For the most part, modern Western cultures have ignored dreams, leaving the serious pondering of dreams to the couches of psychoanalysts’ offices. That was the case until about 25 years ago, when a handful of dream workers in California founded what is now the International Association for the Study of Dreams. The group brought together an array of professions and interests that find the potential for human growth through dream study, including artists, doctors, educators, clergy, as well as psychologists who typically don’t receive extensive training in working with dreams.
The 600-member, multidisciplinary organization, which publishes a quarterly journal and holds an annual conference, actively seeks to encourage research and promote the use of dreams as a source of inspiration, guidance, creativity and healing. In doing so, the association spotlights a field of oneirology, the exploration of dreams, which gets relatively little academic funding for research.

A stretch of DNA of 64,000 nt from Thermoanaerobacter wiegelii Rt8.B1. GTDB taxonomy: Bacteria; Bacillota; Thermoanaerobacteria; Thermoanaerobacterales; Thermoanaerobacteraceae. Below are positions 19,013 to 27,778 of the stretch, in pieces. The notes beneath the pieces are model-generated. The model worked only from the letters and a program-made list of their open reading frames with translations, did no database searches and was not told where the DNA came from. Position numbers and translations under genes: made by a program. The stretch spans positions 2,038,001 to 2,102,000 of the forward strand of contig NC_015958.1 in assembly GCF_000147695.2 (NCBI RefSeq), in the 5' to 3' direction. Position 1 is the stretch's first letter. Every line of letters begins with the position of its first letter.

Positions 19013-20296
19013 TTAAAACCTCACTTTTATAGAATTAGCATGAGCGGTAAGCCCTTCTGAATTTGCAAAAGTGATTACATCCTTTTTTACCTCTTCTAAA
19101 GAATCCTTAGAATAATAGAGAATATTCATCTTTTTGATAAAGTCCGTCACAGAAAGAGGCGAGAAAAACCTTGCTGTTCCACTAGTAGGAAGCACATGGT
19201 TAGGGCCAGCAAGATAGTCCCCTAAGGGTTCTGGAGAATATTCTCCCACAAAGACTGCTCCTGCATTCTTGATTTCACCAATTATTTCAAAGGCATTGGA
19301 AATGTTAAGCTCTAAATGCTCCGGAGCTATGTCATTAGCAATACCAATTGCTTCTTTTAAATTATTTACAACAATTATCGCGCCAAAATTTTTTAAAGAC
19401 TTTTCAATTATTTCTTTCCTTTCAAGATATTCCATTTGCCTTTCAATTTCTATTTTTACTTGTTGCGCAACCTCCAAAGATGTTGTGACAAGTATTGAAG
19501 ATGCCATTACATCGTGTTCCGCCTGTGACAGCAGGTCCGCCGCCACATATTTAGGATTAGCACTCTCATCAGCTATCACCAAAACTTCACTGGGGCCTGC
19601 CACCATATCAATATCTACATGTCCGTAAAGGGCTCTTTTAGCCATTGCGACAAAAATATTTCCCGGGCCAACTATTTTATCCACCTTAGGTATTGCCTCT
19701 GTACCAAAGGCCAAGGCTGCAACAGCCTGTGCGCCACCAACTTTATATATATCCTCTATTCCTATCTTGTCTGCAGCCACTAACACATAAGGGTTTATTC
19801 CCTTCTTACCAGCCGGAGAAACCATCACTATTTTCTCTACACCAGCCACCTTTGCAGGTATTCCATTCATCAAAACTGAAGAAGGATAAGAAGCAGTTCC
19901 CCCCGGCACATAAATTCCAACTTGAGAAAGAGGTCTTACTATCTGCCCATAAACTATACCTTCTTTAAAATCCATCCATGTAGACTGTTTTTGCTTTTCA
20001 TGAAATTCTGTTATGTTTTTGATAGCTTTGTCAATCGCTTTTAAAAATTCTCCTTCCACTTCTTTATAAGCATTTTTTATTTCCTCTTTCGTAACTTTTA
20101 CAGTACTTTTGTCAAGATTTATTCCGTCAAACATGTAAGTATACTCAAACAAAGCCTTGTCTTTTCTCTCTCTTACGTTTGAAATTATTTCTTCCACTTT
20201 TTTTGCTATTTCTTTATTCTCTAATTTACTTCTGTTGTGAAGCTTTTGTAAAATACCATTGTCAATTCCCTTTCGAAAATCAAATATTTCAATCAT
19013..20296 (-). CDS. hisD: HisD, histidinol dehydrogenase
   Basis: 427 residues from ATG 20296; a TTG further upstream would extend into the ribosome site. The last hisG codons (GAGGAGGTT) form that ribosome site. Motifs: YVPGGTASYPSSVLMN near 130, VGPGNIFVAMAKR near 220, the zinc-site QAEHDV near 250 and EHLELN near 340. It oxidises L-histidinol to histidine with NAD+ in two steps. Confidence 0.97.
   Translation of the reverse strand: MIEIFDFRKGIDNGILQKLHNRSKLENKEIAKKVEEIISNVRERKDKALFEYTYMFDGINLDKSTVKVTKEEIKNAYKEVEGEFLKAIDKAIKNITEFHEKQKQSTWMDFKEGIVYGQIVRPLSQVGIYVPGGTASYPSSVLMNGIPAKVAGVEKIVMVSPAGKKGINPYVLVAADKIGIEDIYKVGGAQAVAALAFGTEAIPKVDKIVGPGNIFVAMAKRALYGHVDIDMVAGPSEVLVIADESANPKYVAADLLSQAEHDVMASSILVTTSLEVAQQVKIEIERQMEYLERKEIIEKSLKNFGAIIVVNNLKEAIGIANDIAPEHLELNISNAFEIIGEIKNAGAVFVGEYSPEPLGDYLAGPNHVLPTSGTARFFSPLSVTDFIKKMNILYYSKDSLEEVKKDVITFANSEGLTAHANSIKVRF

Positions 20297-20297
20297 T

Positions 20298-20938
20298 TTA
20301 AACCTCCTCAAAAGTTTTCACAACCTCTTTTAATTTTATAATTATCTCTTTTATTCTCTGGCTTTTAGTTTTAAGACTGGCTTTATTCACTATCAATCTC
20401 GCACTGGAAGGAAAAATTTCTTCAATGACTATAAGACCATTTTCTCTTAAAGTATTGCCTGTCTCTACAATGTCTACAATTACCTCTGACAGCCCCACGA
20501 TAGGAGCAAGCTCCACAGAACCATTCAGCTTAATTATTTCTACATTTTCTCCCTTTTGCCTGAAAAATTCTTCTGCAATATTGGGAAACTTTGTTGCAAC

The organization also has helped spawn thousands of dream groups around the world.
One of the reasons dream groups work so well, Lasley says, can be explained through Carl Jung’s theory of the collective unconscious, which is basically the notion that part of the unconscious has a connection to all of humanity and contains archetypal images or symbols shared by people of all cultures. As humans, we all carry an inherent knowledge.
As group members provide insight to the images of a dream, they may shed light on a part of it for the dreamer, who then can understand it better.
One fascinating result is that a dream group, often made up of total strangers, bonds immediately.